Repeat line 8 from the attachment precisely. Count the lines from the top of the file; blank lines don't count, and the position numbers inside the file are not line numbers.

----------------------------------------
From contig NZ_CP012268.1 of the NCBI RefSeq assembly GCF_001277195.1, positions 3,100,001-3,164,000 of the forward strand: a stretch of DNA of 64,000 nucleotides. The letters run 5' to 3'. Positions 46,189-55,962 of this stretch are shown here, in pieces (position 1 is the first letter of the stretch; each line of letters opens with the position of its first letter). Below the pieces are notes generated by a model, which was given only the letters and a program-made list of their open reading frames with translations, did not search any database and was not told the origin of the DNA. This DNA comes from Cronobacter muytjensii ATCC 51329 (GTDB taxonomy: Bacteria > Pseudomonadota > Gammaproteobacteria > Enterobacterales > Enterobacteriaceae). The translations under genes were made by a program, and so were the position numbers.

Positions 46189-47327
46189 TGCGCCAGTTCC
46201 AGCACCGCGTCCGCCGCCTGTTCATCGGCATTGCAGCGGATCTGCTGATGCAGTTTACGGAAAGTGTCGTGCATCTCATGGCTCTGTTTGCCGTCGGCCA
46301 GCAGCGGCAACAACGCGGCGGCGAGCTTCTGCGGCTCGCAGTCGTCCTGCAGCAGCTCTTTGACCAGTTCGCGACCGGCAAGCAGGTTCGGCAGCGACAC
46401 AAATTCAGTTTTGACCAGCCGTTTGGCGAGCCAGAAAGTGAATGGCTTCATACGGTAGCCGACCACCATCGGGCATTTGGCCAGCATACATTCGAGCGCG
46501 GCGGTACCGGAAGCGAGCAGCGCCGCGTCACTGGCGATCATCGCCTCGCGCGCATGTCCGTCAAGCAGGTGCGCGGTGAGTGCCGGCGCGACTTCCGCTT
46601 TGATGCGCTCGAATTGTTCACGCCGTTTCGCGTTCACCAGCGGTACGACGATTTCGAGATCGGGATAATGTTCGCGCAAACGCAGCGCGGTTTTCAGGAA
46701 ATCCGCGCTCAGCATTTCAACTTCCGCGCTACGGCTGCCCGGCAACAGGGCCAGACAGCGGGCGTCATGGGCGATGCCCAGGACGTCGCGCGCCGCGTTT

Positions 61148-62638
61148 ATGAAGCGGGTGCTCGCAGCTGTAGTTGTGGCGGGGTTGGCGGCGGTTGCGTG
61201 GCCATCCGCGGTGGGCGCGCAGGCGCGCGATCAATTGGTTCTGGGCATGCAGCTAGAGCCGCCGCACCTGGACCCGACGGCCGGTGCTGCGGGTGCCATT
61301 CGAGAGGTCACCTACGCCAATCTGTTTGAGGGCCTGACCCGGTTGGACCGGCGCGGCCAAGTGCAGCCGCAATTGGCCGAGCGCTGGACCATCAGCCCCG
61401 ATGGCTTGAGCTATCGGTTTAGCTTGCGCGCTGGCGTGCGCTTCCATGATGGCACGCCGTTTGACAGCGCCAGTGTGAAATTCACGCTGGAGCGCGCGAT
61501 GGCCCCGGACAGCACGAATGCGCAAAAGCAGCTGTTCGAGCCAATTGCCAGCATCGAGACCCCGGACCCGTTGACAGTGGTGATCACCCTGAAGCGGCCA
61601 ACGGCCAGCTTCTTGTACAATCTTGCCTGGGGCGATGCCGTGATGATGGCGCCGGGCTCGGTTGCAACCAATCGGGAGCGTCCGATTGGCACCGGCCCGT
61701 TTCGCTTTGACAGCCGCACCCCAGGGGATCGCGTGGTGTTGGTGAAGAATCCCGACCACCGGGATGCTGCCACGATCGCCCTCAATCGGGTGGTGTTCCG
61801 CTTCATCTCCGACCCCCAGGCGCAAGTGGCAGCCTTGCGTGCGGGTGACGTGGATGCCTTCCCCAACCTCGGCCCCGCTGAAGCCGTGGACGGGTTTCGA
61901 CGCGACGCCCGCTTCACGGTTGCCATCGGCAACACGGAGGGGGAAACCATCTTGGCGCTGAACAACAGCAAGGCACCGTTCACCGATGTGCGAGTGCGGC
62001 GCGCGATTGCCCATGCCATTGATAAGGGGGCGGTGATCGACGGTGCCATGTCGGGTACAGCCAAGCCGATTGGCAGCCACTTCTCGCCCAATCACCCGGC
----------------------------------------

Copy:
46601 TGATGCGCTCGAATTGTTCACGCCGTTTCGCGTTCACCAGCGGTACGACGATTTCGAGATCGGGATAATGTTCGCGCAAACGCAGCGCGGTTTTCAGGAA